By David Smith
The 10th of April 1968 is a day that many will never forget. I was serving as a Radio Officer aboard RFA Pearleaf. We had left Portland five days earlier and were bound for the Persian Gulf via the Cape. The sea was like glass; you could not imagine a more perfect evening to be at sea. I wandered from the bridge wing into the radio room, tuned the Atalanta receiver to the BBC World Service and was shocked to hear the newsreader give the following story.
Fifty-one people have died after a ferry capsized in Wellington Harbour, New Zealand during one of the worst storms ever to hit the country. The TEV Wahine, carrying 610 passengers and 125 crew, ran aground as it entered the harbour in the early hours of this morning. Many passengers drowned or were dashed against the rocks as they abandoned ship and several life-rafts capsized in the raging seas. Rescue efforts were severely hampered as coastguards battled against 18ft waves to reach the stricken vessel.
The tragedy began in the early hours of this morning as a warm tropical front met a cold southerly storm in Cook Strait between the South Island and the North Island. This created violent seas and winds of more than 99 miles per hour on the approach to Wellington Harbour.
As the Wahine entered the harbour it was dashed into rocks on Barrett’s Reef and the vessel’s radar system was incapacitated. Captain Hector Robinson immediately dropped both the ship’s anchors in an attempt to steady the ship, but she was dragged through the harbour towards Seatoun. The ferry, listing from side to side, was battered by heavy seas for several hours before rescuers were able to reach her.
The order to abandon ship was not given until about 1330hrs, by which time much of the lower deck of the boat was flooded. Hundreds of people managed to make their way to the shore where they were rescued by local volunteers. A base was set up at Muritai School where survivors were given drinks, food and blankets. Most of those who perished were elderly or infirm. In total, 44 passengers, six crew and one stowaway died.
The abandoned ship finally sank to the seabed at about 1430hrs after rolling completely onto her starboard side.
When the ferry had left Lyttelton harbour on New Zealand’s South Island at 2040hrs last night weather conditions were good. Although there had been weather warnings there had been no indication that the storms would be so severe.
Thirty-seven years later, I attempted to put together the story of the role of the vessel’s Radio Officer on that fateful short voyage. Several events in this article are as told in The Wahine Disaster by Max Lambert and Jim Hartley (Reed 1969). Another rich source of information has been The Report of the Court of Inquiry Into the Loss of the Wahine. I’m also grateful to several former Radio Officers and former Coast Station Operators who have been of assistance in researching this article.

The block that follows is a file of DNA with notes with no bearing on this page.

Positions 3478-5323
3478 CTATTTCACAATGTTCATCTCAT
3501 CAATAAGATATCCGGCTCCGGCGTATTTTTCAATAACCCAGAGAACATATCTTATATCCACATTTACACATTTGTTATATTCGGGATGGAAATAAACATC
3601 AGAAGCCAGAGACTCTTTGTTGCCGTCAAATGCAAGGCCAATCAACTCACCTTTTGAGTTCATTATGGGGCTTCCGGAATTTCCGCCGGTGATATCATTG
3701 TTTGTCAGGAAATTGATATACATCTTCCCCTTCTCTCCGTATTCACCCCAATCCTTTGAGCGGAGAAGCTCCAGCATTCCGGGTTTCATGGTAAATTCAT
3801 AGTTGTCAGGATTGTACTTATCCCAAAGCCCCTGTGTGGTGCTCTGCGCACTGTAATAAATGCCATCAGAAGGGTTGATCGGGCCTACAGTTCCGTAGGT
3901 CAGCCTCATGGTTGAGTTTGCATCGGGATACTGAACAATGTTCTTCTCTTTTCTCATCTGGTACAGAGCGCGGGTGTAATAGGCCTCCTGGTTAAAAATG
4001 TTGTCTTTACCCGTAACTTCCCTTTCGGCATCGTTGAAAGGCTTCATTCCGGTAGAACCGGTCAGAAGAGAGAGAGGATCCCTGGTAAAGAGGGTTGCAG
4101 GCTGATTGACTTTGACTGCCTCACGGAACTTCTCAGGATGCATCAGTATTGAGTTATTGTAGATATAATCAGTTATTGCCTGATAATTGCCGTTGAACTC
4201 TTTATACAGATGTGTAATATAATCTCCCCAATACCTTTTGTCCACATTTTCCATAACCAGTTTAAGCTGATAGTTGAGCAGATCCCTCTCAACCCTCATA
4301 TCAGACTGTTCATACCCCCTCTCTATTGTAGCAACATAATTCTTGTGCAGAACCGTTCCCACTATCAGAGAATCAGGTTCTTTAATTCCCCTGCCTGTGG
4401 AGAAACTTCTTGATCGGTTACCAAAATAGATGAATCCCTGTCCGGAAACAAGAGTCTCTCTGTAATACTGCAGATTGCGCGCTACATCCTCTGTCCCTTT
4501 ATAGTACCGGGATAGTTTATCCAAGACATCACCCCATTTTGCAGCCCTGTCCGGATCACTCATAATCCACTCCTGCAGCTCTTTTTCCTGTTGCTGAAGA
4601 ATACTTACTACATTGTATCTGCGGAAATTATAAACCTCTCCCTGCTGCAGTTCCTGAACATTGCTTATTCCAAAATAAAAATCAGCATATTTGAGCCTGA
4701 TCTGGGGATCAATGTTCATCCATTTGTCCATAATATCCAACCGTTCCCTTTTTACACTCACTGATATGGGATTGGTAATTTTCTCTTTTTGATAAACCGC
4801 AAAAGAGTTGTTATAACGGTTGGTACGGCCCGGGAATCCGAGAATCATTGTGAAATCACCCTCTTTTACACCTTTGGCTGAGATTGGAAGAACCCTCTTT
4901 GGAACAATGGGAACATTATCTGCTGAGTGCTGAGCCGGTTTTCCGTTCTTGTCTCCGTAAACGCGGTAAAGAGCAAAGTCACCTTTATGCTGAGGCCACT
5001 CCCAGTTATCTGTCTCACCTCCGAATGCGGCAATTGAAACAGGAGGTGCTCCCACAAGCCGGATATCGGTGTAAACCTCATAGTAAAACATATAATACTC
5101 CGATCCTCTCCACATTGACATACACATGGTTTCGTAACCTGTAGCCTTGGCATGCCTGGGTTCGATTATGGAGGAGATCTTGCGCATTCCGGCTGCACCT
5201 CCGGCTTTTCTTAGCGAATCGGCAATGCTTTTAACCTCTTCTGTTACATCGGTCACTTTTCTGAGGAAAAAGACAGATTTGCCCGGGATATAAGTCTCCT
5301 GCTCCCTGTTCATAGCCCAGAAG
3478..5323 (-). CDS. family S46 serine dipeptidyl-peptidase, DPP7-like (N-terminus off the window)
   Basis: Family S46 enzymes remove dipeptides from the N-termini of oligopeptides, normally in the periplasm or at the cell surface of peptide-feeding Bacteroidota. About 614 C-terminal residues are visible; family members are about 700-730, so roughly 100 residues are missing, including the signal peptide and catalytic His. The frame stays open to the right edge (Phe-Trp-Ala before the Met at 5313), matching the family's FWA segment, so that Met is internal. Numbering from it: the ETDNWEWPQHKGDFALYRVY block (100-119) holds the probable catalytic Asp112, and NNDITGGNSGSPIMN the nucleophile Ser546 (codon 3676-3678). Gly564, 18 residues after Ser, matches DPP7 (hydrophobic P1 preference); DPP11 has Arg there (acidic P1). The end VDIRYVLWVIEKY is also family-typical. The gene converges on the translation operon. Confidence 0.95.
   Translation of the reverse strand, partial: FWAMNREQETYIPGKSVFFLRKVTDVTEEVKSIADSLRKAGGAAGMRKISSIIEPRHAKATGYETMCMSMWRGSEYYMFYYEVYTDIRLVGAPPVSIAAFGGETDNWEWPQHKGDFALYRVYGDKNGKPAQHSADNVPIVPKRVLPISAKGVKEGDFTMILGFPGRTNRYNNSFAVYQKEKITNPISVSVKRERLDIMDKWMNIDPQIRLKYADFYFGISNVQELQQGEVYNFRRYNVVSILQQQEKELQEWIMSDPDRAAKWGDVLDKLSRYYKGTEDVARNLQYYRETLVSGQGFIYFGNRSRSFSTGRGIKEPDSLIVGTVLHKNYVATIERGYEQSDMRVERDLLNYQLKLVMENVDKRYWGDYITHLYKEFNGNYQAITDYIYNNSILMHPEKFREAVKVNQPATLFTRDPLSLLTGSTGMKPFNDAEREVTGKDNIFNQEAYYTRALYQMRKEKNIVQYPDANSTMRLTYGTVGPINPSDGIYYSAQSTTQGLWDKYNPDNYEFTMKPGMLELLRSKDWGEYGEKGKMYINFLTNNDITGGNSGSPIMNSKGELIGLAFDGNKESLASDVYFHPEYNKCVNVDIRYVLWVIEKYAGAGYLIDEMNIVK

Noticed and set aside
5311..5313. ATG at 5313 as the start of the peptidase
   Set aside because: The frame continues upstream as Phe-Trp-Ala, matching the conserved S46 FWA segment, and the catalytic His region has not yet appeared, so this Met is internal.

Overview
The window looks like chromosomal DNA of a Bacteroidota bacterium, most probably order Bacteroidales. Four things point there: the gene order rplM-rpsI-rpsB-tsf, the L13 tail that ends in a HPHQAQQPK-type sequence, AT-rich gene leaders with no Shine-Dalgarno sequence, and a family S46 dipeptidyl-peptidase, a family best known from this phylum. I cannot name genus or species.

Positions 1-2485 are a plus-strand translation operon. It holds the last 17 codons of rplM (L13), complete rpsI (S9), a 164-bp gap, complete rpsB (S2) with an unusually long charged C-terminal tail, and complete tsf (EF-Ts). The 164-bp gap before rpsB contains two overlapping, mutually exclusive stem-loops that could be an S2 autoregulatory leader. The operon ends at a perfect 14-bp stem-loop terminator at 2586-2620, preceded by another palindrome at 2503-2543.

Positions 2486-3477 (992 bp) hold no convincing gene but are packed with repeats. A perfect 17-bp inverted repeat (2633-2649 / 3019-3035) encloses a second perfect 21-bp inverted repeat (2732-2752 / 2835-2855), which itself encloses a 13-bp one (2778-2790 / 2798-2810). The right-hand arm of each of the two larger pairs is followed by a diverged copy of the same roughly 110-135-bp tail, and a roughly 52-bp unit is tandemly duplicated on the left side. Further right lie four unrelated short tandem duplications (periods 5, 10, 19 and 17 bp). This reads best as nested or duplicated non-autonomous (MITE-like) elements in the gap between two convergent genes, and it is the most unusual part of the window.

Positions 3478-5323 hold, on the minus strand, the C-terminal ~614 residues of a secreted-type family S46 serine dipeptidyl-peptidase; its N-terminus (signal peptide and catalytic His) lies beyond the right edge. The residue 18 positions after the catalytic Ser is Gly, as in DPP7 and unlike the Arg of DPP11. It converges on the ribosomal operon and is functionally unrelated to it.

It was the 9th of April 1968. The pride of the New Zealand merchant fleet, the Union Steam Ship Company vessel TEV Wahine – ZMGW, was berthed at the South Island port of Lyttleton preparing for the regular overnight crossing to Wellington. Wahine made this overnight trip six times a week, three in each direction. The vessel was a large roll-on roll-off ferry of 8948 gross tons and carried 924 berthed passengers plus vehicles. She was less than two years old and the steam driven turbo-electric engines gave her a maximum speed of over 21 knots.
At 1900, an hour before scheduled departure, the Radio Officer, Robert Lyver, was on watch. The train from Dunedin was running late and departure was delayed so that passengers on the train could board the ship. The ferry was due to berth in Wellington at 0700 the next morning and a short delay in departure could easily be made up during the night. At 2018 Bob copied the following message on 487 kHz from Auckland Radio – ZLD:
NAVIGATION WARNING 159: SEVERE TROPICAL DEPRESSION CENTRED 50 MILES EAST OF NORTH CAPE EXPECTED TO PASS CLOSE TO NORTH COROMANDEL – AUCKLAND AND THROUGH TO TAUPO – BAY OF PLENTY AREA. BY NOON 10TH WILL BE IN HAWKES BAY AREA. WINDS EXPECTED OVER 40 KNOTS WITHIN 150 MILES OF CENTRE AND HIGHER CLOSE TO CENTRE WITH HEAVY RAIN.
At 2030, Bob copied the following on 417 kHz from Wellington Radio – ZLW:
Bob typed this message and passed it to the bridge, where it was read by the Officer of the Watch and by the Master, Captain Robertson.
STORM WARNING. SEVERE TROPICAL DEPRESSION CENTRAL PRESSURE BELOW 975MB CENTRED AT 090600Z ABOUT 60 MILES EAST OF NORTH CAPE IS MOVING SOUTHSOUTHEAST 20 KNOTS. POSITION AND MOVEMENT FAIR. WINDS OVER 50 KNOTS PREVAIL WITHIN 150 MILES OF CENTRE OVER 60 KNOTS WITHIN 100 MILES OF CENTRE AND OVER 35 KNOTS WITHIN 300 MILES OF CENTRE. COMPLEX TROUGH FROM FORTY SOUTH ONE SEVENTY FIVE EAST TO FIFTY SOUTH ONE SEVENTY FIVE EAST MOVING EAST 25 KNOTS. NORTHERLY GALES PREVAIL IN AREA EAST OF TROUGH WITHIN 300 MILES OF TROUGH LINE.